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Easing Function in Rikulo

A Demo

Try different combinations of easing functions and actions.

The source code is also available.


Many of web prgrammers are familiar with the idea of easing function when working on visual effects. In Rikulo, we provided EasingMotion as a utility to easily construct easing-function-based effects and motions.

If you are not familiar with the idea, here is a quick explanation: Imagine we are going to implement a slide-down effect by iteratively setting the height of a DIV element from 0 to 100px. If the height increment is linear to elapsed time, the element will slide down linearly. (OK, this sounds like rubblish!)

However, we can also plug in a function to map the input t to a different value. Say, if we map t to t^2, the element will slide down in a varying speed (in this case, like a free fall).

In Rikulo code, this will be:

MotionAction action = (num x, MotionState state) {
    element.style.height = CSS.px((100 * x).toInt());
new EasingMotion(action, easing: (num t) => t * t).run();

You can specify the number of iterations and duration:

new EasingMotion(action, period: 2000 /* in millisecond */).run(); // runs for 2 sec
new EasingMotion(action, repeat: 3).run(); // repeat 3 times
new EasingMotion(action, repeat: -1).run(); // goes forever until explicitly stopped

At the start and the end of motion, you can provide callbacks:

new EasingMotion(action, start: (MotionState state) {
    // invoked when the motion starts
}, end: (MotionState state) {
    // invoked when the motion ends
}).run(); // runs for 2 sec

There are lifecycle managements:

EasingMotion motion = new EasingMotion(action); // some easing motion
if (motion.isRunning()) {

Easing Function Tips

Unlike jQuery, where you pass in easing function by name (as a string) and customize via plug-in, Rikulo allows you to work on the function directly. In our opinion, this is the right way to go, because the choice of easing function will often strongly affect user experience.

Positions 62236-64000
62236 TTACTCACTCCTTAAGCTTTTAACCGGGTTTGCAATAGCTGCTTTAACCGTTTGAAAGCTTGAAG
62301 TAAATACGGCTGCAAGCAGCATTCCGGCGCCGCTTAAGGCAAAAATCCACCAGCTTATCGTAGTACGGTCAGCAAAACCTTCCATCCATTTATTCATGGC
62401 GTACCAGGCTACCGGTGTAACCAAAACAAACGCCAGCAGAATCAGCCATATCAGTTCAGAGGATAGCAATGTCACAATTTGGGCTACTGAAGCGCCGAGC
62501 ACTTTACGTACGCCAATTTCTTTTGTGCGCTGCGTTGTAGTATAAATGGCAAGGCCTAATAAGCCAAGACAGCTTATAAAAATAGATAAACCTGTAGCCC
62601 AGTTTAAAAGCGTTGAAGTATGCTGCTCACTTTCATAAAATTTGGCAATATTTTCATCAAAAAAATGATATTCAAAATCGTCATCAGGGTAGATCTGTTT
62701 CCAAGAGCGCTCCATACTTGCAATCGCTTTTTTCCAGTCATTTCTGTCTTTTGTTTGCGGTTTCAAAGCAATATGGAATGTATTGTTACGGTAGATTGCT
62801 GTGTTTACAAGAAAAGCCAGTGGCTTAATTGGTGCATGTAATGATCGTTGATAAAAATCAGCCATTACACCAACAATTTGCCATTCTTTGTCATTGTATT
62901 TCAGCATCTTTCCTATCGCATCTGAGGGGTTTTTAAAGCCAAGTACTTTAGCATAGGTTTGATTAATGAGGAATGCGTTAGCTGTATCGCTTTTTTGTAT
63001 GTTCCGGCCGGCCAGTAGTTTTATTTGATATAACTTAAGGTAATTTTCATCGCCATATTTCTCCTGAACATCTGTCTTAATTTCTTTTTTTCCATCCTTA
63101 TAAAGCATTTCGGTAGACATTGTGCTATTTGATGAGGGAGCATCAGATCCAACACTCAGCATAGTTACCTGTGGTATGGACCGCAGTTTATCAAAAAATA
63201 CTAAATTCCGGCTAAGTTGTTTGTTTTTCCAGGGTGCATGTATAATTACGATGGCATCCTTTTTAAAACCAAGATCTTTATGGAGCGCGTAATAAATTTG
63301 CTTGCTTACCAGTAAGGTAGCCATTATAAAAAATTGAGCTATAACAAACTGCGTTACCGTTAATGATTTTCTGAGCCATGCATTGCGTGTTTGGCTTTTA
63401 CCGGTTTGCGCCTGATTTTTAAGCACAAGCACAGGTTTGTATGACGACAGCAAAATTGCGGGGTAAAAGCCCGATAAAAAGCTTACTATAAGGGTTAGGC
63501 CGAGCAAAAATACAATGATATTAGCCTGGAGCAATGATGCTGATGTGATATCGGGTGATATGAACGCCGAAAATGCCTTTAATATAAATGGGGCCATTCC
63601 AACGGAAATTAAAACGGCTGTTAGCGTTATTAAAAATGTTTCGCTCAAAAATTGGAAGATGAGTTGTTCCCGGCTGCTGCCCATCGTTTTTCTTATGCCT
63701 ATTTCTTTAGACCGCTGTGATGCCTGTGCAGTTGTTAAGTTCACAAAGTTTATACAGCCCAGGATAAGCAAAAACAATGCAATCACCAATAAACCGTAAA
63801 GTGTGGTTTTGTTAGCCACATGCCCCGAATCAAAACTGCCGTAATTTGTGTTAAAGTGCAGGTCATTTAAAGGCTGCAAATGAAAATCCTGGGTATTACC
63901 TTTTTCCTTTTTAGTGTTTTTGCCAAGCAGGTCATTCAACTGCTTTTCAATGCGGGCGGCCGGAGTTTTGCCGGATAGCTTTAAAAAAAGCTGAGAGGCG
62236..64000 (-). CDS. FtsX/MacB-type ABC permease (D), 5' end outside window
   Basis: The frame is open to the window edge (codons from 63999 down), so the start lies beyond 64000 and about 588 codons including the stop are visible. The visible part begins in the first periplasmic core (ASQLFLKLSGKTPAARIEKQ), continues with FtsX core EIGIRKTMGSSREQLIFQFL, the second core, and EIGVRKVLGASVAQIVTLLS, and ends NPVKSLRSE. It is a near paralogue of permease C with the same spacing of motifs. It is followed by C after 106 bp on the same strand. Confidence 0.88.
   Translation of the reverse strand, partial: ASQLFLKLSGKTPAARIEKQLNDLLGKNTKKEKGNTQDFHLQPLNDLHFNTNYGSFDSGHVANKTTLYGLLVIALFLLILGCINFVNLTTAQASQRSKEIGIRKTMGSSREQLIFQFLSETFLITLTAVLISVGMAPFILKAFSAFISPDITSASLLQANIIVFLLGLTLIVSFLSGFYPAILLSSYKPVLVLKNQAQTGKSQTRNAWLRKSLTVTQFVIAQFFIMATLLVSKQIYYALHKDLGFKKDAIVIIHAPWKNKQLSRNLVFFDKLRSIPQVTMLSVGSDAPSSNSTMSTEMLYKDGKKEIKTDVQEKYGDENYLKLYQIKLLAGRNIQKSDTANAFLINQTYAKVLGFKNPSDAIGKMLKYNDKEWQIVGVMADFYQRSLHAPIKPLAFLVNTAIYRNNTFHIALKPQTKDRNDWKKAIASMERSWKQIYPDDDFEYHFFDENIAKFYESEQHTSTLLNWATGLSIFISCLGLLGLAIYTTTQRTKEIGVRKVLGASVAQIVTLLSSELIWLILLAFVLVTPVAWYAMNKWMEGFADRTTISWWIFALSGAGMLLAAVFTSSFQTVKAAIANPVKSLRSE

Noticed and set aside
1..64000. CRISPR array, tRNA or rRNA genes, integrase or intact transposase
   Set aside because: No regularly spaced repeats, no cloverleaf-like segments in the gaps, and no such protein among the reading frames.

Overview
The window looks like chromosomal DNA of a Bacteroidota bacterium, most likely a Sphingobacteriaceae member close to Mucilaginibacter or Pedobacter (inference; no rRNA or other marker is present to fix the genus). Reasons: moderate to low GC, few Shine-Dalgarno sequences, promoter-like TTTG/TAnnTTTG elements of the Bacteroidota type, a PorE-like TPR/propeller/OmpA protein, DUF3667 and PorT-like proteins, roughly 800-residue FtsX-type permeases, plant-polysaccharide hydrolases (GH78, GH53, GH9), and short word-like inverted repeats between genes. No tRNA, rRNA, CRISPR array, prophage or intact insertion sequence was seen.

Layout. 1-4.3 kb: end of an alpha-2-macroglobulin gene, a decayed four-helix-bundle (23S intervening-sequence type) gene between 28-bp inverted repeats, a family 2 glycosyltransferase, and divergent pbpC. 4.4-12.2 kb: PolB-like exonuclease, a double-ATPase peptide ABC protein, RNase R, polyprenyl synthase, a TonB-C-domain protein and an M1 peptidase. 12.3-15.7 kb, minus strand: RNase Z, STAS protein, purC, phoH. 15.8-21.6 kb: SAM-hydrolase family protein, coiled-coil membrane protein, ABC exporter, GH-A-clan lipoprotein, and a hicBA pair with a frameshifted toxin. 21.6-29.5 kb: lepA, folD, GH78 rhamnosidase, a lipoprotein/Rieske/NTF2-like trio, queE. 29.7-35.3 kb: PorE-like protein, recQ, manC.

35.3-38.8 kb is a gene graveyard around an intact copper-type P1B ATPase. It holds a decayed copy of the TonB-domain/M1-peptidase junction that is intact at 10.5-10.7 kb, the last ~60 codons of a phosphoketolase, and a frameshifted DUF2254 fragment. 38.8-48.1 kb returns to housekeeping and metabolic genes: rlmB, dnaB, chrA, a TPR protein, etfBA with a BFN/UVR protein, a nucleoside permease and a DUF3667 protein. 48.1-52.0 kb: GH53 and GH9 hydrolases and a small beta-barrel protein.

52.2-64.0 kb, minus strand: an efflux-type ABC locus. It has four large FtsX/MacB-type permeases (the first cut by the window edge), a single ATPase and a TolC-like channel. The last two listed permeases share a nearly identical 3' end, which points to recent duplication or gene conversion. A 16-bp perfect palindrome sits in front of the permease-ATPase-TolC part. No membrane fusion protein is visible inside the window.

Here are some tips we would like to share:

  • Good easing functions are often functions that resembles real-life physics. For instance, free fall, simple harmonic motion, bouncing, etc.
  • On the other hand, the mathematical properties on an easing function will directly impact the user experience.
  • For example, to make the motion smooth, avoid cusp in the easing function.
  • In a bounced free-fall function, keep the gravity consistent.
  • Effects regarding to change of color or opacity are rather insensitive to the choice of easing function. The linear function is usually good enough.

Here are some nice easing functions:

// free fall, gives a natural sense of gravity/attraction
EasingFunction ef1 = (num t) => t * t;
// simple harmonic motion, spring-like bouncing
EasingFunction ef2 = (num t) => sin(t * PI * 2);
// heart beat
EasingFunction ef3 = (num t) =>  t < 0.3 ? (t * t / 0.09) : (1 - t) / 0.7;


EasingMotion is one of our building blocks to conveniently cover visual effects in application, component, and view switching. There are also built-in effects coming with the Rikulo library. We will further introduce them in the following blog posts.

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